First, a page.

Did you know much about invisible wounds before you entered the military?  If so, what did you know about them?  What kind of stigmas are associated with invisible wounds within the military culture?

Before I joined the military, I had never heard of the concept of an invisible injury, the different types, or the varying levels of severity.  Soon after joining, I learned all about them as well as the negative stereotypes that are associated with them.  I often heard phrases like “drink water and face out,” or “suck it up, you don’t want to be a profile Ranger do you?” -- a reference to soldiers who experience TBI and/or PTS.

I embraced the negative stereotypes until I experienced invisible wounds myself.  After I was injured and diagnosed with PTS and multiple TBIs, I felt foolish for thinking the way I did.  Now, I advocate for early intervention and detection protocols because I know that invisible wounds can be just more deadly than visible wounds.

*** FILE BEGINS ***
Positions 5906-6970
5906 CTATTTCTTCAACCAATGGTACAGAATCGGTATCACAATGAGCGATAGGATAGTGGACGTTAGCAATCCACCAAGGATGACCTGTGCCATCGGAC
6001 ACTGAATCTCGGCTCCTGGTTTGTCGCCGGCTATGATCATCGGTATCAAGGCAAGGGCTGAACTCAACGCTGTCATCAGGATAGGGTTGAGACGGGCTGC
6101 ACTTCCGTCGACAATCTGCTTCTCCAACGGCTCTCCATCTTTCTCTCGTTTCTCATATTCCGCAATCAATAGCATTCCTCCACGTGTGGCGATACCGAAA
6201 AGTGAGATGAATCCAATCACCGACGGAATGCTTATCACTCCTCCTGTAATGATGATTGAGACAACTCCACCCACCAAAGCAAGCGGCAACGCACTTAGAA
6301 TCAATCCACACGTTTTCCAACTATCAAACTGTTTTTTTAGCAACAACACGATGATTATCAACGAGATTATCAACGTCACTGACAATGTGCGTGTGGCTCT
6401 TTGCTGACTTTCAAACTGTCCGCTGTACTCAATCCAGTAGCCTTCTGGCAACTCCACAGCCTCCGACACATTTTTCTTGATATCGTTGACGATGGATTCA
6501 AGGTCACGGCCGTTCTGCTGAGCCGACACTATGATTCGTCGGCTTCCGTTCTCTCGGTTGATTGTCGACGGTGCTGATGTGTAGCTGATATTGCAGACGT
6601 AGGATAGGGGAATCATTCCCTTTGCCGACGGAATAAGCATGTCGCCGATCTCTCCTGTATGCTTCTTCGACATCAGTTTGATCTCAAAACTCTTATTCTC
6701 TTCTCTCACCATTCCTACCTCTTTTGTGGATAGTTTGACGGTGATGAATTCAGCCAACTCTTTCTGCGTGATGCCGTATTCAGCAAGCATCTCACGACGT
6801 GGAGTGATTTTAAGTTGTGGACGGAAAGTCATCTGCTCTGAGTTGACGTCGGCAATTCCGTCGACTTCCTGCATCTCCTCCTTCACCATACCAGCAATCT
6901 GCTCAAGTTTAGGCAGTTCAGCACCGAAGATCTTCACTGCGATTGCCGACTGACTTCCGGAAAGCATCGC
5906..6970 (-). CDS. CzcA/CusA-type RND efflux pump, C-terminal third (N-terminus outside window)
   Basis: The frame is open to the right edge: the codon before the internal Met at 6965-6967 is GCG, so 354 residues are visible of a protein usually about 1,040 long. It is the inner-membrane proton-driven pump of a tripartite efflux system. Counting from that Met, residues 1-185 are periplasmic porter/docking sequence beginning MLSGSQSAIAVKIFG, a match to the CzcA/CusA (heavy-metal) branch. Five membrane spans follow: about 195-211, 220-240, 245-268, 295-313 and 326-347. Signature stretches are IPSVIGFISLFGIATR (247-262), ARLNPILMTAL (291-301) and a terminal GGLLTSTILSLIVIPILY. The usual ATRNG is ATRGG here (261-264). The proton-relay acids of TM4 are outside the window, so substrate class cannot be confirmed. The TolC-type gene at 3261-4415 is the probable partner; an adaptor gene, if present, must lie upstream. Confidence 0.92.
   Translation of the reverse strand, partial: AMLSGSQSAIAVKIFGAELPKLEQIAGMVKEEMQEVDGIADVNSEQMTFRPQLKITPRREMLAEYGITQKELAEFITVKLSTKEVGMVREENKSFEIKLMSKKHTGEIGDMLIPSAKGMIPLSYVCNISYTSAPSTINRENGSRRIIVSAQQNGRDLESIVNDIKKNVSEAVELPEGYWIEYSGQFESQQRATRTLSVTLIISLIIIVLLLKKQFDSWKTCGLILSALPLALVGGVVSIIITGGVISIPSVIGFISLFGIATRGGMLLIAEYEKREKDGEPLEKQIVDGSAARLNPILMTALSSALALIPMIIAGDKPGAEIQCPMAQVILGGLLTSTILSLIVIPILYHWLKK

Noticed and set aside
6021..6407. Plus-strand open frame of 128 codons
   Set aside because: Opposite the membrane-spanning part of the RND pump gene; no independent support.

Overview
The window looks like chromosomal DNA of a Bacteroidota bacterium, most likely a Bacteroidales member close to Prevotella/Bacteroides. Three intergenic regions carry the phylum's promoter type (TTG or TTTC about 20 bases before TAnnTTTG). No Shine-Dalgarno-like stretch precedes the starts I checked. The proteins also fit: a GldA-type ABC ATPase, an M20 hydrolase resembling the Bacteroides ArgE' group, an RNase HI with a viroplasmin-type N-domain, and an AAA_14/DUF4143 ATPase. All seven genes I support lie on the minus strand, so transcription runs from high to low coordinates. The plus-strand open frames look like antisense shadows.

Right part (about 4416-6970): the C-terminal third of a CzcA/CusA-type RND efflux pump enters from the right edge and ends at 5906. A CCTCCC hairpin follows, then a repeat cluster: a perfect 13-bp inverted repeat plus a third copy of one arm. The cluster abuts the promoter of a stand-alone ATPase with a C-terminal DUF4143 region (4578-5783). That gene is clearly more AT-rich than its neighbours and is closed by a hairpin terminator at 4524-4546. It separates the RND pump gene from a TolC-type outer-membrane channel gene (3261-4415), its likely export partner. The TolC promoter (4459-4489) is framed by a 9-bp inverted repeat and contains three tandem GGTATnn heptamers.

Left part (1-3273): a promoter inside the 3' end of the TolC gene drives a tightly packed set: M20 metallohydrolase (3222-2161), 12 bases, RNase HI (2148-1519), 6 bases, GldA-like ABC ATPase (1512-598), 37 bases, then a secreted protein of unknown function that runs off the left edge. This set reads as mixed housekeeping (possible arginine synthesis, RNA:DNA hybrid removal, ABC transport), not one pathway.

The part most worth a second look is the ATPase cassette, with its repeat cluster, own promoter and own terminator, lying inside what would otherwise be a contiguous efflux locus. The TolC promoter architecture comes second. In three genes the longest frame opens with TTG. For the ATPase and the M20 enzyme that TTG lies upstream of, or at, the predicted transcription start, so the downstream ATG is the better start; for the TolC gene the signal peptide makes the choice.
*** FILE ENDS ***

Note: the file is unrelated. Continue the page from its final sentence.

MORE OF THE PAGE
In learning about invisible wounds, PTS and TBI, we know they affect everyone differently.  We have also learned that the road to recovery looks a bit different for everyone affected by these wounds.  Can you share with us what your recovery has been like?  What helped you? 

My recovery was a two part system which involved both medical rehabilitation and personal rehabilitation.  Medically, I went through any and every prescription they could throw at me.  So many pills in fact, that my wife described me as, “being medicated into a zombie-like presence.  I didn’t even know who you were most of the time.”

Eventually, I went to the NICoE (National Intrepid Center of Excellence) at Walter Reed Bethesda, a premiere military treatment facility for TBI and PTS.  Looking back, I realize that is where my true healing process began.